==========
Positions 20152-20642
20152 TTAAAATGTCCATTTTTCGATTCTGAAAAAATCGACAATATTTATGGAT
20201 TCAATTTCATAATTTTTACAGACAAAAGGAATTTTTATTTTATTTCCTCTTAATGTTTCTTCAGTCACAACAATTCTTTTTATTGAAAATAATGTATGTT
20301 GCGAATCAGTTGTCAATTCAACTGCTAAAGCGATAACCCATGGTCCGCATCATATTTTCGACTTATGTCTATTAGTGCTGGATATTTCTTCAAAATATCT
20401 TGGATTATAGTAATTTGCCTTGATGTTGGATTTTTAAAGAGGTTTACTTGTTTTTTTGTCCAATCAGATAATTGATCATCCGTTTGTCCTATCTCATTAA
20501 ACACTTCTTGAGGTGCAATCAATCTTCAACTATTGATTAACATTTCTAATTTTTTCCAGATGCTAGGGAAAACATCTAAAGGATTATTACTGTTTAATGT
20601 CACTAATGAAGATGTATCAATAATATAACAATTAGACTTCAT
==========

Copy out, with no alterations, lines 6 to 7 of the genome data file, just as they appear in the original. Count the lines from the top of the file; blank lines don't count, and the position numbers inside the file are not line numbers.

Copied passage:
20501 ACACTTCTTGAGGTGCAATCAATCTTCAACTATTGATTAACATTTCTAATTTTTTCCAGATGCTAGGGAAAACATCTAAAGGATTATTACTGTTTAATGT
20601 CACTAATGAAGATGTATCAATAATATAACAATTAGACTTCAT